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The Importance Of A Lumbar Puncture

Information obtained from a lumbar puncture is essential to make the diagnosis of IIH and in ruling out another cause that can be treated in another manner.

A lumbar puncture (LP)  is an invasive procedure. It is part of an extensive workup when a neurological disorder is suspected. Also known as a spinal tap, an LP can detect if an infection, bleeding, or an abnormal process (ie: cancer) is occurring in the central nervous system. As part of the Dandy Criteria, the information obtained from an LP is essential to make the diagnosis of IIH and in ruling out another cause that can be treated in another manner. Throughout the course of IIH, it may be necessary to repeat an LP several times to alleviate the high pressure in the brain.

Reasons to perform (indications) or not perform (contraindications) a lumbar puncture:

Image courtesy of REV MED, an online medical education platform for learners in healthcare.

A lumbar puncture is an invasive procedure used for diagnostic and therapeutic purposes. It is diagnostic because it can measure pressure in the brain (opening pressure) and the cerebrospinal fluid obtained can be analyzed for appearance, and red blood cells, white blood cells, protein, and glucose can be quantified. The results of the CSF fluid can detect if there is a viral or bacterial infection and diagnose some autoimmune disorders.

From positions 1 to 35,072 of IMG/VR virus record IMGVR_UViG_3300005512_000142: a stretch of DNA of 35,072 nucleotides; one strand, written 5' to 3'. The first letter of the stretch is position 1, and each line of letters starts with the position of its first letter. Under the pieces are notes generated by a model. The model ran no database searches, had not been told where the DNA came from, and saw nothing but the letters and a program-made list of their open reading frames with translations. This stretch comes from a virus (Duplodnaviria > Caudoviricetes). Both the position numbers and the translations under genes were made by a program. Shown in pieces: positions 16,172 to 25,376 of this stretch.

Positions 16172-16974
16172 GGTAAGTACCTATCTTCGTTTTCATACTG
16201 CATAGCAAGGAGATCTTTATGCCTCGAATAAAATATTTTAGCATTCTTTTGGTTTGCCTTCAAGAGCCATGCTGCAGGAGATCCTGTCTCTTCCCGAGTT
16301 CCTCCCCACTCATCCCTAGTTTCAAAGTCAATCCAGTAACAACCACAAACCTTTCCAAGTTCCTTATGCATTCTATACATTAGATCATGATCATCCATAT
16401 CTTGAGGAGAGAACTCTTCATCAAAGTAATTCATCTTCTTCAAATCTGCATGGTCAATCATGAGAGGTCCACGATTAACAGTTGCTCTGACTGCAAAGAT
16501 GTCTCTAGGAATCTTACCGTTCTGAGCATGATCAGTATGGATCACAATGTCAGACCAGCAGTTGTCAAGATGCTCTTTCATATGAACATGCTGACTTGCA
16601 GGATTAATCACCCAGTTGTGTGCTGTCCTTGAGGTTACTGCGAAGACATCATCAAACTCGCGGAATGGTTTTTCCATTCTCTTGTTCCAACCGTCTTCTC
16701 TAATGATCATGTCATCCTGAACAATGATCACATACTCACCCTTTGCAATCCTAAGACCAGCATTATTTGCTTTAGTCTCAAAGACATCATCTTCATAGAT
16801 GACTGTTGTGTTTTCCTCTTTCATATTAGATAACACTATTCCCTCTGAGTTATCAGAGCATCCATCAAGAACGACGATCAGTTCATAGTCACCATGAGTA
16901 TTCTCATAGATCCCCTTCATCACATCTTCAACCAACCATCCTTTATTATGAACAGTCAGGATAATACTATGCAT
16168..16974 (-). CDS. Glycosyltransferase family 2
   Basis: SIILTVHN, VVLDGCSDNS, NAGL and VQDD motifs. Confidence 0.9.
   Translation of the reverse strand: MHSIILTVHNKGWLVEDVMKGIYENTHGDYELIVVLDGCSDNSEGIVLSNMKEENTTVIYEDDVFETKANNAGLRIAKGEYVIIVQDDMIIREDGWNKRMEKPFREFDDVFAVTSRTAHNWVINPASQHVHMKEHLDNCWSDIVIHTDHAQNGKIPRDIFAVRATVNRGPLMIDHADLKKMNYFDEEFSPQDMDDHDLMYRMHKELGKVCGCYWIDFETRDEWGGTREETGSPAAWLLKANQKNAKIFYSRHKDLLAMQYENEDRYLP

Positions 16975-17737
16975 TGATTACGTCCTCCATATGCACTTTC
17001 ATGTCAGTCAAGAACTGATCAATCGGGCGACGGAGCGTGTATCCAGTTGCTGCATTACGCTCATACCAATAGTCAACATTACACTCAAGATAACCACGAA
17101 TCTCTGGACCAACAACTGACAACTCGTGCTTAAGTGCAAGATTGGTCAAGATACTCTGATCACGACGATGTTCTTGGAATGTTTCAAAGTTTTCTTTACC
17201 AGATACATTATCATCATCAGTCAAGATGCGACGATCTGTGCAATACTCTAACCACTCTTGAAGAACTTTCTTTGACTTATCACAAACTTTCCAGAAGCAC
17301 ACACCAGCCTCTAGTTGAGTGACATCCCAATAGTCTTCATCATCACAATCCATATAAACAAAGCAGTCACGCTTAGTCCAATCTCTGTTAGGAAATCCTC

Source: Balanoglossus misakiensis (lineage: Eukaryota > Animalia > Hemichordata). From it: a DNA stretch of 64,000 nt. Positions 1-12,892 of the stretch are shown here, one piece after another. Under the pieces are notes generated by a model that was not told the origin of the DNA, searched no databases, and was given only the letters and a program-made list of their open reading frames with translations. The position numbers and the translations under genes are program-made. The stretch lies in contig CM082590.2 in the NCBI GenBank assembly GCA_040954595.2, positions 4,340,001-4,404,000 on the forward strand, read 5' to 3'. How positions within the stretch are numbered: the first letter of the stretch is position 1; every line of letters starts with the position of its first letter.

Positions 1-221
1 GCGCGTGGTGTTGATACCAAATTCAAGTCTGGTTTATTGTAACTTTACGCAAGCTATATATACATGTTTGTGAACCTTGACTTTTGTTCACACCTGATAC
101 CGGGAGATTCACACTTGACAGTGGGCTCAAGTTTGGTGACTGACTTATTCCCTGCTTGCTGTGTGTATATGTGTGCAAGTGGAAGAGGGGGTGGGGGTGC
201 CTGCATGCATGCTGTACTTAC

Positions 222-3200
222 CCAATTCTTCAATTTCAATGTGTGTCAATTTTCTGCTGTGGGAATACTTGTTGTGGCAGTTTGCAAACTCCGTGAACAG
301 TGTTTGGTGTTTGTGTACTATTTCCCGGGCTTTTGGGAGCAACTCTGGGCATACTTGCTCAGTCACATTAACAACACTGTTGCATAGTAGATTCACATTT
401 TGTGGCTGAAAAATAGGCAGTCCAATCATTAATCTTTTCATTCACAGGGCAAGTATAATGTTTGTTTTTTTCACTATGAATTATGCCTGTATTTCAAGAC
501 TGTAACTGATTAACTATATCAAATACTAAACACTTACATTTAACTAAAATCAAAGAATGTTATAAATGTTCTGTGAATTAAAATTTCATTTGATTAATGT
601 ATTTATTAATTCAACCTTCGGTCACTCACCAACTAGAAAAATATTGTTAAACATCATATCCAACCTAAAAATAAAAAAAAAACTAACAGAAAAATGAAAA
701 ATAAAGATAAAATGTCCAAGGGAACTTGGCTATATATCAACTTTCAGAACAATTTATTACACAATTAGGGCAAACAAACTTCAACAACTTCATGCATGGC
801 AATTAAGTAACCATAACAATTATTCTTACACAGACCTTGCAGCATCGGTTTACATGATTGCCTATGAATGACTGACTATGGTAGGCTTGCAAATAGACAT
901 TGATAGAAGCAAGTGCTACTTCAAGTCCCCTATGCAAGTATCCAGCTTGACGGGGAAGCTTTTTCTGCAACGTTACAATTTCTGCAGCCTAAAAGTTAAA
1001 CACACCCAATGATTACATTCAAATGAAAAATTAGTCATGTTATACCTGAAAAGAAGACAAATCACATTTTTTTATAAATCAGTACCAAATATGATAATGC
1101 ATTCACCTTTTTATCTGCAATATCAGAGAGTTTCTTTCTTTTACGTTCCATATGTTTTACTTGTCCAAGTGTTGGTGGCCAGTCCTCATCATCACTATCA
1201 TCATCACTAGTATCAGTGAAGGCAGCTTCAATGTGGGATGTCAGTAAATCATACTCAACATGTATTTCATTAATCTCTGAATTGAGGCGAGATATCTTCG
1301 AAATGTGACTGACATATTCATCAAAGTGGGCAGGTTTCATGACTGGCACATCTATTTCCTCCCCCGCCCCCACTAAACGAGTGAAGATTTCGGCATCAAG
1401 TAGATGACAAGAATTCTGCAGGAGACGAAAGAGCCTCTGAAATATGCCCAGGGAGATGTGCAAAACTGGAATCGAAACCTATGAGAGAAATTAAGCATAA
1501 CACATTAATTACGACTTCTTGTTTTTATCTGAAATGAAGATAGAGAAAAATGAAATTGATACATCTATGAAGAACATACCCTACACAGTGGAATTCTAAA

CSF Fluid Normal Viral Bacterial
Opening Pressure 5-20 cm H₂0 Normal or elevated Elevated
Appearance Clear Clear Turbid
WBC < 5 and no PMNs* 10-1000 > 100 and > 80% PMNs*
RBC < 10 Normal (< 10) Normal (< 10)
Protein 15-45 mg/dL Elevated >50 mg/dL Elevated > 50 mg/dL
Glucose > 60% serum glucose < 40% serum glucose > 60% serum glucose

A lumbar puncture is also therapeutic as it helps decrease the pressure in the brain. This is a critical intervention used for idiopathic intracranial hypertension (IIH), if increased pressure from CSF fluid is causing papilledema leading to vision loss, debilitating headaches, and a wide range of chronic symptoms. Having CSF removed can help bring the pressure in the brain back to normal and can reverse some of the known signs and symptoms of IIH. It can be performed in an emergent or non-emergent setting depending on symptoms and physical exam findings.

Caution should be used in people with known extremely high pressure in the brain as this procedure can cause a herniation.

An LP or spinal tap is performed by a trained medical professional such as an emergency medicine physician, a neurologist, interventional radiologist, or a neurosurgeon. As with any other invasive procedure, there are risks of a lumbar puncture. Some of these risks can be minimized with proper positioning, the choice of needle, and use of imaging guidance such as ultrasound or fluoroscopy.1

Images courtesy of REV MED, an online medical education platform for learners in healthcare.